Authors: Harries, Dan
- About this book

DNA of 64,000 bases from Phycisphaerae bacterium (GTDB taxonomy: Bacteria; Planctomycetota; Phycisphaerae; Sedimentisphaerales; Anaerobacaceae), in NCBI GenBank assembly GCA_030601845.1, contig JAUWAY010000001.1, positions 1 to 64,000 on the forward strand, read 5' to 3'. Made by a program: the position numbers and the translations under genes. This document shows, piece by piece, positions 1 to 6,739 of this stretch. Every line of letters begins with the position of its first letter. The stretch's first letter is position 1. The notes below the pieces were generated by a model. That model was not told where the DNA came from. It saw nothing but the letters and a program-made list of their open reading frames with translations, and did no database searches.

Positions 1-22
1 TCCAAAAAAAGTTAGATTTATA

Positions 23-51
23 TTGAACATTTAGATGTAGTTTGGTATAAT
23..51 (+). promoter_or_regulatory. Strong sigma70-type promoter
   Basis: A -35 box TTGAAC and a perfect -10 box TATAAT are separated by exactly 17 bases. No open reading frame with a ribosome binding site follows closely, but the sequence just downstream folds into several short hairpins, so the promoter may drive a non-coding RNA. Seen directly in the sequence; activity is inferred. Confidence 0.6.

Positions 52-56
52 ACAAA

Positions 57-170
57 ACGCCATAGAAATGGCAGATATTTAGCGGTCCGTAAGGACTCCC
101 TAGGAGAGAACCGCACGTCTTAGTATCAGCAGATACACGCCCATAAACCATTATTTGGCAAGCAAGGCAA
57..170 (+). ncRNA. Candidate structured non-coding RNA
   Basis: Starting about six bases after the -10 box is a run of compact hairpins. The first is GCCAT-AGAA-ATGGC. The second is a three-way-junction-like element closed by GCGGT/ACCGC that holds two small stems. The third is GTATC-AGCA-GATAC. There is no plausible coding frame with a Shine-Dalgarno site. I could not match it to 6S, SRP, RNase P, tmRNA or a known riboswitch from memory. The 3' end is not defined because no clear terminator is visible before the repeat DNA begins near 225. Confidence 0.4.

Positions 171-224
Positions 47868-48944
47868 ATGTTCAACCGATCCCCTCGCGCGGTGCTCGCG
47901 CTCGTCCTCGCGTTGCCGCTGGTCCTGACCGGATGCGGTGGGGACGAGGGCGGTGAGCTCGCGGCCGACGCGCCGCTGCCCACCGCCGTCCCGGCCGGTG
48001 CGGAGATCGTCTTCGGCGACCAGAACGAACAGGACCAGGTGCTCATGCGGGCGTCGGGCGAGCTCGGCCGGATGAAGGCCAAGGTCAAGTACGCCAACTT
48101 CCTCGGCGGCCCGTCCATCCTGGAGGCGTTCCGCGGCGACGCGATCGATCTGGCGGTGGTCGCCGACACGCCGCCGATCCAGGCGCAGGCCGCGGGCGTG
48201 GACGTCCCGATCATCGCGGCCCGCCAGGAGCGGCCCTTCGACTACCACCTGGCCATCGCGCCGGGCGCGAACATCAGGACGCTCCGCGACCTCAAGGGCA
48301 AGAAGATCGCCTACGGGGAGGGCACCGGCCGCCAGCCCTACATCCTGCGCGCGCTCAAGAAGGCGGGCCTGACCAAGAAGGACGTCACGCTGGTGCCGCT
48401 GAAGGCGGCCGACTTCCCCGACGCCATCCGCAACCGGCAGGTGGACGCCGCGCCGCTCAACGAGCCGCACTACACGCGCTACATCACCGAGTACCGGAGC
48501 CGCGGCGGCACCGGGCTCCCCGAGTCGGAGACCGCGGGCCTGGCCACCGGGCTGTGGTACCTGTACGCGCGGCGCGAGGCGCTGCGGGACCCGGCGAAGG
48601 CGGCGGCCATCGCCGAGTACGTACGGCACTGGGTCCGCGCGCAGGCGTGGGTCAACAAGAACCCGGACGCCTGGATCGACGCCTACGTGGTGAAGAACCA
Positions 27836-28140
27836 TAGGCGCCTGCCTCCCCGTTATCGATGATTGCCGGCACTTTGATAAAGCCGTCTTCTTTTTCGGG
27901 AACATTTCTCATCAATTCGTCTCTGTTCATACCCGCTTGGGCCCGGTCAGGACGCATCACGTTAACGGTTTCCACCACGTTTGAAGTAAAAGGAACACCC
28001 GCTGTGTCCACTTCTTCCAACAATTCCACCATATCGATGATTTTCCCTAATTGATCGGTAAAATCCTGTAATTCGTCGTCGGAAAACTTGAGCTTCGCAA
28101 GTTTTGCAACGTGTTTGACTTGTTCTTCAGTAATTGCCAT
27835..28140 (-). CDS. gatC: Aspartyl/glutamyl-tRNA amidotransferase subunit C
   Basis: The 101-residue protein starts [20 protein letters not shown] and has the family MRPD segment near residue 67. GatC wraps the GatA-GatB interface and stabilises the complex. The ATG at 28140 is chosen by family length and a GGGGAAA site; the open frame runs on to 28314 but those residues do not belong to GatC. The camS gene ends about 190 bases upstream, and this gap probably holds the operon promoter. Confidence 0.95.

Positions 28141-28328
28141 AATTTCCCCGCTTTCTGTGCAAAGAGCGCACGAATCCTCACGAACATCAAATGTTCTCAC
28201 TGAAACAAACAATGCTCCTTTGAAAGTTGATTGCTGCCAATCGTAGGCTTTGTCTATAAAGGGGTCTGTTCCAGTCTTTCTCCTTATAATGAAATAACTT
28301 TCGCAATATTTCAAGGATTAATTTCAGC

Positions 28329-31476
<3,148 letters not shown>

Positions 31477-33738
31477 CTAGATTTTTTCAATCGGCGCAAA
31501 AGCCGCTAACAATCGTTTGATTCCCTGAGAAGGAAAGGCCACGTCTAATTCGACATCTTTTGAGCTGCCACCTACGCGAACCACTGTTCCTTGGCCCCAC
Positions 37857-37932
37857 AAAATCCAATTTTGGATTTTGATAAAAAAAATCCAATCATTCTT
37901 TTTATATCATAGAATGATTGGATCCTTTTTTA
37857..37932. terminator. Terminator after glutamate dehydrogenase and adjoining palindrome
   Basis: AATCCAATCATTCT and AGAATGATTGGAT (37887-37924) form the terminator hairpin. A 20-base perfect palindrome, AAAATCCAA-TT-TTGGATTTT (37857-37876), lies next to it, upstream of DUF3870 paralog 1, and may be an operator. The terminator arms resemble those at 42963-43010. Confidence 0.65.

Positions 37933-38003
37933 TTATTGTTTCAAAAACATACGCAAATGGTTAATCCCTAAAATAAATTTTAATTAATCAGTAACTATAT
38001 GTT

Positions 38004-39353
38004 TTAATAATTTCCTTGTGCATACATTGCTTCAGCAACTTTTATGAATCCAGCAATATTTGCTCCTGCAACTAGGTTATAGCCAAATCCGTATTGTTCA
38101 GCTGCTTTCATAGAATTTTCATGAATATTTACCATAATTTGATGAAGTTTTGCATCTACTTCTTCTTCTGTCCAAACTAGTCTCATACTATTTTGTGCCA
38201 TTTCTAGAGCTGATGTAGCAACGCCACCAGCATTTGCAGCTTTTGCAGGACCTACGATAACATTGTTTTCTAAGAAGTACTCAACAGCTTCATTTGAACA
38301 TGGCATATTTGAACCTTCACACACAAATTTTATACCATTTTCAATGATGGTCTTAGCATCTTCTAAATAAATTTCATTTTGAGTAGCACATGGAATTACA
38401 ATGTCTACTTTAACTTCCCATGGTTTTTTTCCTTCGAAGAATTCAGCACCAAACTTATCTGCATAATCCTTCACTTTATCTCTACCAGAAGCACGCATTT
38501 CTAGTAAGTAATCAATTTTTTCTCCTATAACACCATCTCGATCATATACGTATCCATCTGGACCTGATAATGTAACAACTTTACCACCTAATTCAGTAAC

Film Parody is the first major book on one of the most prolific and profitable - though under-discussed - modes of contemporary filmmaking. This book provides a lucid introduction to the films and a rigorous theoretical account of how parody itself operates on textual, pragmatic, and socio-cultural levels. Harries provocatively asserts that film parody is now so routinized by the major studios that it must be considered, in its own right, as a major mode of contemporary filmmaking. Tracing a history of parodic cinema from early Laurel and Hardy spoofs to recent box-office hits such as "Austin Powers: International Man of Mystery," this book defines parody in relation to other related, though different, modes of discourse such as irony and pastiche. Drawing from this history, and close analyses of films including "Blazing Saddles, Airplane!, Young Frankenstein, Hot Shots!, Naked Gun 33 1/3," and "Zelig, Film Parody "lays out the formal characteristics and examines the various strategies spectators bring to bear when watching parodies.